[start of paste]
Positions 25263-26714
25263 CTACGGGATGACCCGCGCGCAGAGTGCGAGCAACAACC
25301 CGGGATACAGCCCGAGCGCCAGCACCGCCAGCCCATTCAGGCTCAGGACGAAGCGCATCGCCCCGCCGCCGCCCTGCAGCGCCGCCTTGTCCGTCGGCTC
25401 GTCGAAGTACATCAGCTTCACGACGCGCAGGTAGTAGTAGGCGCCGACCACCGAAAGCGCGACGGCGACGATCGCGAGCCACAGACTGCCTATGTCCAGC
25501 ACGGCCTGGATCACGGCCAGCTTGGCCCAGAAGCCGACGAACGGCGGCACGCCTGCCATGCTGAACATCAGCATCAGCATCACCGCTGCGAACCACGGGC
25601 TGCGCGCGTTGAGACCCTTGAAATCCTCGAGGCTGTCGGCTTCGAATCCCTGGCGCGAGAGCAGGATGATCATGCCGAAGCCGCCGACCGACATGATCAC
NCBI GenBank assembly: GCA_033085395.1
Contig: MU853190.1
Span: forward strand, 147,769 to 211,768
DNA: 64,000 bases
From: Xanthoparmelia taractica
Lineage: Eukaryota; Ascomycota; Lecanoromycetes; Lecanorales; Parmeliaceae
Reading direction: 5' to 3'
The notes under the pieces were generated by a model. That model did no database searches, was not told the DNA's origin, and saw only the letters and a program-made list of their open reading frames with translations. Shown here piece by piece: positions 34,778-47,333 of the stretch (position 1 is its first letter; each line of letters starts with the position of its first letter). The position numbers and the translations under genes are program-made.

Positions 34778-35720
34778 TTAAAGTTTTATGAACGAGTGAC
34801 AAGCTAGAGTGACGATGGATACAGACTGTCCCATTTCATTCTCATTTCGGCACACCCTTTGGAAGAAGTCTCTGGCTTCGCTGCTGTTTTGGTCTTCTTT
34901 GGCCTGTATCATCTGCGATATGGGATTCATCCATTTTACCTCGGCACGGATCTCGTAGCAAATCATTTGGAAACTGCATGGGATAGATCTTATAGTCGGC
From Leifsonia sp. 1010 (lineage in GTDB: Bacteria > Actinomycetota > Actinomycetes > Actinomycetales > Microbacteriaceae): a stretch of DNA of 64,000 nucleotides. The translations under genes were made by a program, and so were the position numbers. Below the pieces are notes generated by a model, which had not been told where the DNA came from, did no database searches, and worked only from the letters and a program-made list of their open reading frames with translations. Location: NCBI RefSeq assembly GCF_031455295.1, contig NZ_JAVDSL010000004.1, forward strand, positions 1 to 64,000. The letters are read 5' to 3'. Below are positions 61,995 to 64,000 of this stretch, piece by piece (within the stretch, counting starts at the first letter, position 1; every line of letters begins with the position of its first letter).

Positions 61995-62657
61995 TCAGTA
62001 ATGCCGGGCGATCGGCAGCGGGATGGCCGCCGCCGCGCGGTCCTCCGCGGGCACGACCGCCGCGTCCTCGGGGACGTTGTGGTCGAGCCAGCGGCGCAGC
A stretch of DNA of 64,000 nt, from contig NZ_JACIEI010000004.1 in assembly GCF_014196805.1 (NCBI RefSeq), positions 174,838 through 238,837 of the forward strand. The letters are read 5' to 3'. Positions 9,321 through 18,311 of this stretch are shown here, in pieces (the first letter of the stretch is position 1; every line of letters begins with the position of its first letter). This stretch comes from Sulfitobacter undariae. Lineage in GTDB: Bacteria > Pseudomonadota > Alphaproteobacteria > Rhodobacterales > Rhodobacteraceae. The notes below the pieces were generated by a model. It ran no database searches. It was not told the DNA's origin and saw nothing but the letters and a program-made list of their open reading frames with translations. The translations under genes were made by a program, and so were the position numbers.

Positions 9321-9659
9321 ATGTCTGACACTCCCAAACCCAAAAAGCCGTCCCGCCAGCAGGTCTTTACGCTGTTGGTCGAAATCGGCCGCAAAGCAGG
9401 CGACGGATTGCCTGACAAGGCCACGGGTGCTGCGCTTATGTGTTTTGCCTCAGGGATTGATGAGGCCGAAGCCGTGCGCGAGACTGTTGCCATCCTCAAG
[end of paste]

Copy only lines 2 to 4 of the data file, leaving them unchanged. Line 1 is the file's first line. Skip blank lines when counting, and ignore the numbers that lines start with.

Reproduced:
25263 CTACGGGATGACCCGCGCGCAGAGTGCGAGCAACAACC
25301 CGGGATACAGCCCGAGCGCCAGCACCGCCAGCCCATTCAGGCTCAGGACGAAGCGCATCGCCCCGCCGCCGCCCTGCAGCGCCGCCTTGTCCGTCGGCTC
25401 GTCGAAGTACATCAGCTTCACGACGCGCAGGTAGTAGTAGGCGCCGACCACCGAAAGCGCGACGGCGACGATCGCGAGCCACAGACTGCCTATGTCCAGC